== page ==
Summary: Central subsidies for solar PV


The Indian Ministry of New and Renewable Energy (MNRE) has introduced a number of Central Financial Assistance (CFA) schemes to promote solar PV in India and achieve its ambitious 100 GW target by 2022. The support is aimed at providing subsidies to individuals or enterprises willing to contribute to growth.

Scheme: Solar Parks and Ultra Mega Solar Power Projects
CFA totaling INR 2 million per MW, or 30% of a project’s cost, including gridconnectivity costs, is available, depending on which is cheaper. An additional INR 2.5 million per plant is available for the preparation of Detailed Project Reports (DPRs) and conducting surveys, etc.

Current status: The scheme has been increased from 20 GW to 40 GW. As of January 11, 2018, 35 solar parks totaling 20.514 GW have been approved in 21 states.

Scheme: 300 MW of solar PV for defense establishments and paramilitary forces
Financing is made available though Viability Gap Funding (VGF), which is provided as a capital subsidy. Successful bidders are selected based on the lowest bids for these funds. A requirement is that developers must supply solar power at a rate of INR 5.50 ($0.086)/kWh for 25 years. Only domestic content can be used under this scheme.

VGF: Viability Gap Funding means a grant or subsidy to support projects that are economically justified but not financially viable. VGF grants will be available only for projects where developers are selected through a process of competitive bidding. The VGF will be disbursed at the construction stage itself but only after the private sector developer makes the equity contribution required for the project.

Earlier, the upper limit of VGF was varied, according to system size. However, considering technology upgrades and economies of scale, this was revised on February 17, 2017, to INR 11 million per MW for all projects irrespective of size.

Current status: 357.5 MW had been approved, as of July 31, 2017. Of this, 66 MW are under construction and 7 MW have been commissioned.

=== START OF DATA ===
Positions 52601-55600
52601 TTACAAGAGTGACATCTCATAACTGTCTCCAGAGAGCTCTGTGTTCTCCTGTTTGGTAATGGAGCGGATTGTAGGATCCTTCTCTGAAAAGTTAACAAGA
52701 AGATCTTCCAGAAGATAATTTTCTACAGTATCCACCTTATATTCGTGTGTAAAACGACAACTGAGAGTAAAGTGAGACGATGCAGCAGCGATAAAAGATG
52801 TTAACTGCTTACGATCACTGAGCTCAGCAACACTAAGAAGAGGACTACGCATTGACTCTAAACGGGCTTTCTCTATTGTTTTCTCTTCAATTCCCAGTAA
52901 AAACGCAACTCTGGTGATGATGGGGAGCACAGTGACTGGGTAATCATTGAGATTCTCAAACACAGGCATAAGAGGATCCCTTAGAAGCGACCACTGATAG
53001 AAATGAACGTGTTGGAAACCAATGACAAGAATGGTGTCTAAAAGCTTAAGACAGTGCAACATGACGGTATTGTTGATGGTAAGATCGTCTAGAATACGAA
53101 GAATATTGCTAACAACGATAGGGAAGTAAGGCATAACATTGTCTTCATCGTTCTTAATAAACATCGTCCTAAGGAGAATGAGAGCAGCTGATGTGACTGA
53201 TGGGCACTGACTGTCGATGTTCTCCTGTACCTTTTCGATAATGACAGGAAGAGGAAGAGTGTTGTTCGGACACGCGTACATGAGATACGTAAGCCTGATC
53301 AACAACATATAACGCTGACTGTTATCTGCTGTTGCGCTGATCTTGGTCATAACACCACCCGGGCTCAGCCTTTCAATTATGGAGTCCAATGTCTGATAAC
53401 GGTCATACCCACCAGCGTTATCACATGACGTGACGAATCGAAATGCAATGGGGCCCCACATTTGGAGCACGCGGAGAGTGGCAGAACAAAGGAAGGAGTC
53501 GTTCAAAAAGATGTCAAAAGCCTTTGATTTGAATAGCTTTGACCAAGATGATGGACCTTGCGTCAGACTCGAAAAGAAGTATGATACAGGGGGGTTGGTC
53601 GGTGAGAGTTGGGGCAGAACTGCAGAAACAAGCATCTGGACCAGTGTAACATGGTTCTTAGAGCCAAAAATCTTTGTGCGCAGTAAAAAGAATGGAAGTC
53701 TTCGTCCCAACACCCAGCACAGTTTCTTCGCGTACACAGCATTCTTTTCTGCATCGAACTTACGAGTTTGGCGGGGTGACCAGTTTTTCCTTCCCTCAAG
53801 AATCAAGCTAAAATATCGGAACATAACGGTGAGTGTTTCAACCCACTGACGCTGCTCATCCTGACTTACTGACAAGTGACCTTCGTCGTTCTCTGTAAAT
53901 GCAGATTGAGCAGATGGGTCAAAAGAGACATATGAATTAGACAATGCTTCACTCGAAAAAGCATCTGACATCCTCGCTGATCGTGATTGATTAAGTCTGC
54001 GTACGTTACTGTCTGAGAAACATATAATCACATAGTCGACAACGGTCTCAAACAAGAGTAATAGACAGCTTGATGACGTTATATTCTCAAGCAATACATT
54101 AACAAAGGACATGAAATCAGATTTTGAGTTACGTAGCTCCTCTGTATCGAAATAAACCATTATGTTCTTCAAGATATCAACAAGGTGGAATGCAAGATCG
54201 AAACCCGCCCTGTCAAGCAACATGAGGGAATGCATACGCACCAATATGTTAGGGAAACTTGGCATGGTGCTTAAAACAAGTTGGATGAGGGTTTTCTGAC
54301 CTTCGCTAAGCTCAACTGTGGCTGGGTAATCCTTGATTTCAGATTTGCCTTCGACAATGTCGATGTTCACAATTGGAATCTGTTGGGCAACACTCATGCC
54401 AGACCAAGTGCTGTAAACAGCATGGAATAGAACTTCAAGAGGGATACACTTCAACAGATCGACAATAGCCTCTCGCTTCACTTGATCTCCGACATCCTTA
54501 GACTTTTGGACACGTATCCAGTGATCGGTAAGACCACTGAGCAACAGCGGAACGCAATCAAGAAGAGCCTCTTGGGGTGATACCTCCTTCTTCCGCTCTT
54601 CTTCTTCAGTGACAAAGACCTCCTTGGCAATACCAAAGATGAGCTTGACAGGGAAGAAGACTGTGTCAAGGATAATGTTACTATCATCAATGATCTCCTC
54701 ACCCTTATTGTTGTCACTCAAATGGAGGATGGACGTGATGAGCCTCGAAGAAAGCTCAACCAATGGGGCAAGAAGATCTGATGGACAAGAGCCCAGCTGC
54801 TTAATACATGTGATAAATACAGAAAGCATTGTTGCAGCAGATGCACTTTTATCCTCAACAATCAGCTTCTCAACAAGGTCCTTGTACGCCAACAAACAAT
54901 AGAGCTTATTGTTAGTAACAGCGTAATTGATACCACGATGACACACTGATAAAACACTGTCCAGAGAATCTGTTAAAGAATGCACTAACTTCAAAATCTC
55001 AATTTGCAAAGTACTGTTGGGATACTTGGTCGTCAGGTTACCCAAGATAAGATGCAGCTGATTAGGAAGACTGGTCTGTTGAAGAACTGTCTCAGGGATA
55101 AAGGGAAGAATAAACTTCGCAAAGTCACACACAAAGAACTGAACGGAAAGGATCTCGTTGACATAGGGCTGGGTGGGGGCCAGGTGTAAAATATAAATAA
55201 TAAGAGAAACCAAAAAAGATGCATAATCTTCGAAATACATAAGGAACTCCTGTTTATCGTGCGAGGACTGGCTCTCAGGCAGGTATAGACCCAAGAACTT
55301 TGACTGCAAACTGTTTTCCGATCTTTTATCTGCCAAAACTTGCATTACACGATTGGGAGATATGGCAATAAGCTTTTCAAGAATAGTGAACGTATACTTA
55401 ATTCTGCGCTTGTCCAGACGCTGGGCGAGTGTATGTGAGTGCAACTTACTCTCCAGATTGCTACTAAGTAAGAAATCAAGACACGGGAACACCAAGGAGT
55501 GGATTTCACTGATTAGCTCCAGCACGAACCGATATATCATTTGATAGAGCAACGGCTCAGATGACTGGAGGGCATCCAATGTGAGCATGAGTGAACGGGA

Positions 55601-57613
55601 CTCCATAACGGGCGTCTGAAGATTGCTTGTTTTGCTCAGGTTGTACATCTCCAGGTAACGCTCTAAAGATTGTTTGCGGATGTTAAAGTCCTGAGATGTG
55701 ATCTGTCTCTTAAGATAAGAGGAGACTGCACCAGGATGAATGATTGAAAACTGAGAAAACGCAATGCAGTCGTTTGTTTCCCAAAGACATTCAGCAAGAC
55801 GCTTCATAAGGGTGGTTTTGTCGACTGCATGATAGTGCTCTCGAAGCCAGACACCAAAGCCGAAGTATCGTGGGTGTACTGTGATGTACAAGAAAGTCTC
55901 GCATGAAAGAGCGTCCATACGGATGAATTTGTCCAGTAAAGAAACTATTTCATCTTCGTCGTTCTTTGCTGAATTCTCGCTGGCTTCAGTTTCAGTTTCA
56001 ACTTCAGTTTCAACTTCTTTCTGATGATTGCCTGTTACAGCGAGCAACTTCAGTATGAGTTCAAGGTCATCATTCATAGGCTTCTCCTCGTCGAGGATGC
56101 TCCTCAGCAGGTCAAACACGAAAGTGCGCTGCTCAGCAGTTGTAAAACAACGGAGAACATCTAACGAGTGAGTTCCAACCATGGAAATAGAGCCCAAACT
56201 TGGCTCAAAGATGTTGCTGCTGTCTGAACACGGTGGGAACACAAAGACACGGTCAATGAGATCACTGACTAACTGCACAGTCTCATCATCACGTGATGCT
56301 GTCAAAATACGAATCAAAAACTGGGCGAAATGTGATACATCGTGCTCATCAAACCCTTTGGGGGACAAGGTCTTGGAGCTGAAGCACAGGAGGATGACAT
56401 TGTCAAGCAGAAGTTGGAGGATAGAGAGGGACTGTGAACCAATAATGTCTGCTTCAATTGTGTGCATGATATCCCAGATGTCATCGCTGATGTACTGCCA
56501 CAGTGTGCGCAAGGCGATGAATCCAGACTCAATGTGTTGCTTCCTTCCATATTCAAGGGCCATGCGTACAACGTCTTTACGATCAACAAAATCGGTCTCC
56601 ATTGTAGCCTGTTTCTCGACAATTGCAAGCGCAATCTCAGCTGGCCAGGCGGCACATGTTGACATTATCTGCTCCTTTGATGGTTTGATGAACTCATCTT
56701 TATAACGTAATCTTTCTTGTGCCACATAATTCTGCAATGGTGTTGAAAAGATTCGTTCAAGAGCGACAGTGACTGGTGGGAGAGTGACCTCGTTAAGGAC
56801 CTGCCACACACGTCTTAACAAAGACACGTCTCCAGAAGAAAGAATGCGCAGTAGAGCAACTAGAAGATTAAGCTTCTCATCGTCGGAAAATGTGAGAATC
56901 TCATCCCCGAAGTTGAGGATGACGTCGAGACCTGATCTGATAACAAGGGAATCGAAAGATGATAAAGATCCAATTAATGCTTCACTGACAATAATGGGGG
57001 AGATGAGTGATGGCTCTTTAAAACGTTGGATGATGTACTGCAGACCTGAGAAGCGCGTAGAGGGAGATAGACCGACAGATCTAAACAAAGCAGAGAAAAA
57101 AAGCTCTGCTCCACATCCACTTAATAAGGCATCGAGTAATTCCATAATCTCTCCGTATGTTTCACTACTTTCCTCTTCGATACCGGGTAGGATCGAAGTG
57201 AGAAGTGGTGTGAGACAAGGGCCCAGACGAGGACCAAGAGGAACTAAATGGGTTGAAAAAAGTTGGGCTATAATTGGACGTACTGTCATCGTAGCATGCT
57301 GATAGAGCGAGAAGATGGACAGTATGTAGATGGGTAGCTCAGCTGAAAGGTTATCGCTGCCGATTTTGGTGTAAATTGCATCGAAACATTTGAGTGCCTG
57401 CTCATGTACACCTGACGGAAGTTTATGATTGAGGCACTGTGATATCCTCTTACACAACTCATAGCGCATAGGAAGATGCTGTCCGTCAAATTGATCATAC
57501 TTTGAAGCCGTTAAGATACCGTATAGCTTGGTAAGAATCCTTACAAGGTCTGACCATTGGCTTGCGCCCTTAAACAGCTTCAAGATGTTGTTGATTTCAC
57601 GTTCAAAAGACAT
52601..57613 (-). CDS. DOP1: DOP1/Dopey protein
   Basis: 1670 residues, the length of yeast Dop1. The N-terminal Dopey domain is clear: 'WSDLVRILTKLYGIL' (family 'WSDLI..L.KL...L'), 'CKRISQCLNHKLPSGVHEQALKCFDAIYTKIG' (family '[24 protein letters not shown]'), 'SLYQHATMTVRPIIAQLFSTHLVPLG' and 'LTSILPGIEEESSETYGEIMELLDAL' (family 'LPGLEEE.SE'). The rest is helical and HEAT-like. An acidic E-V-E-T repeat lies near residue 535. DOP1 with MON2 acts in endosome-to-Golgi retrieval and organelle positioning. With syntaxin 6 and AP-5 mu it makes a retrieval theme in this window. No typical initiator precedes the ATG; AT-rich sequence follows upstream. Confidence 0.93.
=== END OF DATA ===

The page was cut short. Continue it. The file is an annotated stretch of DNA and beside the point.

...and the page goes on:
Scheme: Installing grid-connected solar PV power projects under Phase-II, with VGF support via SECI

Batch-I: 750 MW
Bidders are selected based on bids incorporating the VGF requirements, in ascending order. VGF is limited to 30% of a project’s cost, or INR 25 million per MW, whichever is lower.

The Solar Energy Corporation of India (SECI) has signed PPAs with project developers for purchasing the entire generated power for a 25 year period at INR 5.45 ($0.085)/kWh, and INR 4.75 ($0.075)/kWh for projects availing accelerated depreciation.

Current status: 680 MW have been commissioned across seven states.

Batch-III: 2,000 MW
The upper limit for VGF is kept at INR 10 million/MW for the open category and INR 13.1 million/MW for projects in the DCR category.

Current status: PPA has been signed for 2,295 MW across five states.

Batch-IV: 5,000 MW
The upper limit for VGF is kept at INR 10 million/MW for the open category and INR 12.5 million/MW for projects in the DCR category.

Batch-III and Batch-IV are also covered through big solar parks. Recently, SECI has launched 275 MW, 200 MW and 750 MW of tenders across three states.

Batch-V: 1,000 MW by Central Public-Sector Undertakings (CPSUs)
VGF at INR 10 million/MW for projects where domestically produced cells and modules are used and INR 5 million/MW in cases where domestically produced modules are used.